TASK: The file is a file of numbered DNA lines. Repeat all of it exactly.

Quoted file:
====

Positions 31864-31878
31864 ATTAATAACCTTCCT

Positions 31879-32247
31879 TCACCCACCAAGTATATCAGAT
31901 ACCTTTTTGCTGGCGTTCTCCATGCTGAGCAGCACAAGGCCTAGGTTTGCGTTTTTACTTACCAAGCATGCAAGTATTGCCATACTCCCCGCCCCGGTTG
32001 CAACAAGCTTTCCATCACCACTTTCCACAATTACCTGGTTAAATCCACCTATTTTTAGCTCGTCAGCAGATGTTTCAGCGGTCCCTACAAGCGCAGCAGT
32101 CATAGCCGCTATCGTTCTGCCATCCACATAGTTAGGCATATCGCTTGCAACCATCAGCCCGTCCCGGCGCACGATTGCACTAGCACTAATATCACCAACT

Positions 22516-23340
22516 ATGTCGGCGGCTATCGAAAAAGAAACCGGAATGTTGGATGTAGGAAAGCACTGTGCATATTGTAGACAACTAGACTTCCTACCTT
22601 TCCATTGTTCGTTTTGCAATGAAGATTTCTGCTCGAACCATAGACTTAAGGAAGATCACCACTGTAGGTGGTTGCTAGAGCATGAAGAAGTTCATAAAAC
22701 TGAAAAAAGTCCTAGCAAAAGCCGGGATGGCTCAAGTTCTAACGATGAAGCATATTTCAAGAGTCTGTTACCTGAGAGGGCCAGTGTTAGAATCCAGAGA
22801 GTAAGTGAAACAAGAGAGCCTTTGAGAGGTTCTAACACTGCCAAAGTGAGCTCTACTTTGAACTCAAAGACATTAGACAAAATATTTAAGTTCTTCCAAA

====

Positions 31864-31878
31864 ATTAATAACCTTCCT

Positions 31879-32247
31879 TCACCCACCAAGTATATCAGAT
31901 ACCTTTTTGCTGGCGTTCTCCATGCTGAGCAGCACAAGGCCTAGGTTTGCGTTTTTACTTACCAAGCATGCAAGTATTGCCATACTCCCCGCCCCGGTTG
32001 CAACAAGCTTTCCATCACCACTTTCCACAATTACCTGGTTAAATCCACCTATTTTTAGCTCGTCAGCAGATGTTTCAGCGGTCCCTACAAGCGCAGCAGT
32101 CATAGCCGCTATCGTTCTGCCATCCACATAGTTAGGCATATCGCTTGCAACCATCAGCCCGTCCCGGCGCACGATTGCACTAGCACTAATATCACCAACT

Positions 22516-23340
22516 ATGTCGGCGGCTATCGAAAAAGAAACCGGAATGTTGGATGTAGGAAAGCACTGTGCATATTGTAGACAACTAGACTTCCTACCTT
22601 TCCATTGTTCGTTTTGCAATGAAGATTTCTGCTCGAACCATAGACTTAAGGAAGATCACCACTGTAGGTGGTTGCTAGAGCATGAAGAAGTTCATAAAAC
22701 TGAAAAAAGTCCTAGCAAAAGCCGGGATGGCTCAAGTTCTAACGATGAAGCATATTTCAAGAGTCTGTTACCTGAGAGGGCCAGTGTTAGAATCCAGAGA
22801 GTAAGTGAAACAAGAGAGCCTTTGAGAGGTTCTAACACTGCCAAAGTGAGCTCTACTTTGAACTCAAAGACATTAGACAAAATATTTAAGTTCTTCCAAA